Speech is the process of producing specific sounds that convey meaning to the listener. A speech disorder refers to any condition that affects a person’s ability to produce sounds that create these words. Up to 8 million people in the United States have some form of language impairment, including over 3 million Americans who stutter (NIDCD).  As stuttering and other speech disorders are not uncommon, it is crucial to generate technology and techniques to aid these individuals in their communication with others and the world around them.

Stuttering

Stuttering refers to a speech disorder that interrupts the flow of speech.  Those who stutter can experience frequent problems with the fluency of speech sounds and the following types of disruption:

  • Repetitions occur when people involuntarily repeat sounds, vowels, or words.
  • Time passes while people know what they want to say but have difficulty making the necessary speech sounds.
  • Prolongations refer to the stretching or drawing out of particular words or sounds.

The exact mechanisms that cause stuttering are not understood. These symptoms can vary dependent on the person and the situation. Feelings of stress, excitement, or frustration can cause stuttering to become more severe. People may also find that particular words or sounds can make a stutter more evident. However, a combination of proven technology and techniques can be used to reduce stuttering. 

Choral Effect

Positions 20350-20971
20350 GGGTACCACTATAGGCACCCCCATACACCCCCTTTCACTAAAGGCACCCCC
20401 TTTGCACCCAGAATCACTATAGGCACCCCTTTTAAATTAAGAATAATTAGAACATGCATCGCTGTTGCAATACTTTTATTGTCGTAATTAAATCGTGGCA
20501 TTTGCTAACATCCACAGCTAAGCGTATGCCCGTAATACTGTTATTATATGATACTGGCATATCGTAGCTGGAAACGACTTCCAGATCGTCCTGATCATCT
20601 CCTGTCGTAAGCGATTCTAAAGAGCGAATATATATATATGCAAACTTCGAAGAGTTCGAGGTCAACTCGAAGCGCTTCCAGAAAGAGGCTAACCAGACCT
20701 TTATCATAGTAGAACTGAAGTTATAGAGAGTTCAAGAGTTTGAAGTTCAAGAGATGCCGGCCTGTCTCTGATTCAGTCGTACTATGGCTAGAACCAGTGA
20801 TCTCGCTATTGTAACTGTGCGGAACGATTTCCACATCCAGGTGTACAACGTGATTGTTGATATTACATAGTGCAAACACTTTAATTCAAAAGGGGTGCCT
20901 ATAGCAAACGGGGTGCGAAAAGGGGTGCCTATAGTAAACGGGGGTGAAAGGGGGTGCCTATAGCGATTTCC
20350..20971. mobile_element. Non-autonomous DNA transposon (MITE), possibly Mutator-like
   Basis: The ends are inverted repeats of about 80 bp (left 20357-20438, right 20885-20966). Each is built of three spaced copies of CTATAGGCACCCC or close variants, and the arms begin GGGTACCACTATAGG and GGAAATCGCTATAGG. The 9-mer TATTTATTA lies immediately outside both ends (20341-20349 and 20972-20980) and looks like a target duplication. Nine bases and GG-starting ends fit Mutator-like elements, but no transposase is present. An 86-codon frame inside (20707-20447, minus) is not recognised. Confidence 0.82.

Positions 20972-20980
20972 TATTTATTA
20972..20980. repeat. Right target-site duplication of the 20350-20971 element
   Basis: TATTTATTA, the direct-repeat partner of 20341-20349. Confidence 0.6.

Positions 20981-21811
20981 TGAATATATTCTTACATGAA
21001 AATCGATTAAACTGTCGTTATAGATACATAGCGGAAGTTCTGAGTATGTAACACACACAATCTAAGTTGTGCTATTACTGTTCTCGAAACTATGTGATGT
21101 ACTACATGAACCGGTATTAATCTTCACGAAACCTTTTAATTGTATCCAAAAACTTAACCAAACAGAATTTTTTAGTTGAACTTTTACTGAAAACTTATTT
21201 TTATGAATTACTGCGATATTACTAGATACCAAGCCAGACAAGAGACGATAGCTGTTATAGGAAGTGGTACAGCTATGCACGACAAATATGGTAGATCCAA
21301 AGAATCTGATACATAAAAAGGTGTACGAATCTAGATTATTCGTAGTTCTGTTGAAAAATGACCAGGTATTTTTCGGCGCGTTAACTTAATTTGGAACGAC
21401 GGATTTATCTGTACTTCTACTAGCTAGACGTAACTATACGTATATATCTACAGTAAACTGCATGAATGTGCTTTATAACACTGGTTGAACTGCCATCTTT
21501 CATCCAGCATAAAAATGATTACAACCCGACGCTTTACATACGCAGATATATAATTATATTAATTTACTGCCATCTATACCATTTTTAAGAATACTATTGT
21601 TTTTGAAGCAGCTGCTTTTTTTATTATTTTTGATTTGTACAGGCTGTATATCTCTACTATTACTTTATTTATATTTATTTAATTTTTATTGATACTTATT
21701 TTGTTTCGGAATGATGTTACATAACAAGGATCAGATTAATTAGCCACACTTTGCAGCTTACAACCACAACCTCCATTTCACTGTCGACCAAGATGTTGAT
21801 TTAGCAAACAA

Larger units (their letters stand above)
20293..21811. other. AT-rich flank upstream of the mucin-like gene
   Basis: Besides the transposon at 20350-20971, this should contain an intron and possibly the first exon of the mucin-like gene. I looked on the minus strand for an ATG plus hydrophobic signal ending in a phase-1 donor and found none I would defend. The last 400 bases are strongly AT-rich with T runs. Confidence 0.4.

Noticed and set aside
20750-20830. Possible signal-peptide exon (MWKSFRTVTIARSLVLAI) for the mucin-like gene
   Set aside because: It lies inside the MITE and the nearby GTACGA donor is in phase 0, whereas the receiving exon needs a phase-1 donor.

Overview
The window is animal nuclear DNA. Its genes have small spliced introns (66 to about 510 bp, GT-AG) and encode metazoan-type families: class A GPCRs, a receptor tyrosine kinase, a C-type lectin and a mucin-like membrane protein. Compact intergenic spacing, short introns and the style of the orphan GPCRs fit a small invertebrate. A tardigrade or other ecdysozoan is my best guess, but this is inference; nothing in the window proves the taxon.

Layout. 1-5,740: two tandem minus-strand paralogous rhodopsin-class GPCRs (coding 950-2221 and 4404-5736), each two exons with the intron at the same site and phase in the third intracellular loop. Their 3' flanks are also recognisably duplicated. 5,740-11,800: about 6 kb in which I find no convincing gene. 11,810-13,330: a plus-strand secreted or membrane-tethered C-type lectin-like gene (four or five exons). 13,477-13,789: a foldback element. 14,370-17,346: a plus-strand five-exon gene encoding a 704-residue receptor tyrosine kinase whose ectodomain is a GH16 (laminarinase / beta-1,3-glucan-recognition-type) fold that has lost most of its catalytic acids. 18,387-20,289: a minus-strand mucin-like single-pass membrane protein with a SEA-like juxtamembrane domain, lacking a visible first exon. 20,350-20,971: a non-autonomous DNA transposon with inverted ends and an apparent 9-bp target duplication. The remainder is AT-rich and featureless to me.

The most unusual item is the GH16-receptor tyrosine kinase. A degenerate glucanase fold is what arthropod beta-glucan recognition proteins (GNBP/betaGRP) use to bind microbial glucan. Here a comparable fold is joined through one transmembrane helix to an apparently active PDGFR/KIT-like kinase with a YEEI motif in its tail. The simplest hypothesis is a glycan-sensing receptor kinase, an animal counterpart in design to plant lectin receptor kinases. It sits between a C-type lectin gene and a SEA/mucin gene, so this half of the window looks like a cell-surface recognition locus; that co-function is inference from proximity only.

In an effort to improve the quality of life for those who stutter, SpeechEasy was invented to help those communicate effectively and confidently.  Worn in one ear and similar in appearance to a hearing aid, our innovative technology concentrates on the choral effect. The choral effect occurs when people who stutter, speak, or sing in unison with others and their stutter is dramatically reduced or even eliminated.  As a result, the theory proposes that this mimicking ability overrides whatever in the brain that causes the stuttering. 

Choral speech is nothing more than people saying the same thing at the same time.  When a person who stutters has someone speaking along with them they’re typically more fluent. SpeechEasy uses Delayed Auditory Feedback (DAF) and Frequency Altered Feedback (FAF) to emulate this choral speech. 

Delayed Auditory Feedback (DAF) 

    • Delays what the speaker hears by a few milliseconds (ms) 
    •  Ranges from 0ms to 220ms 
    • DAF provides an echo effect for the user 

Frequency Altered Feedback (FAF) 

  •  Alters the pitch perception of the user’s voice 
  • Can be raised or lowered in 500Hz increments 
  • All sounds passing through the device will be affected by the FAF

Think of DAF as an echo, and FAF as pitch. When a patient is using the device, they hear their voice slightly delayed and at a new pitch. While the device alters the echo and pitch of the sound, the brain hears it as someone speaking along with them, thus potentially inhibiting the stuttering. On the SpeechEasy device, both the DAF and FAF can be altered to achieve the best results.

SpeechEasy

SpeechEasy is a combination of proven technology and techniques which can be used to reduce stuttering. Worn in one ear and similar in appearance to a hearing aid, SpeechEasy has helped thousands increase their ability to communicate effectively and confidently. The program that comes with every SpeechEasy is supported by a team of fluency professionals who truly care about your success. Contact us today!

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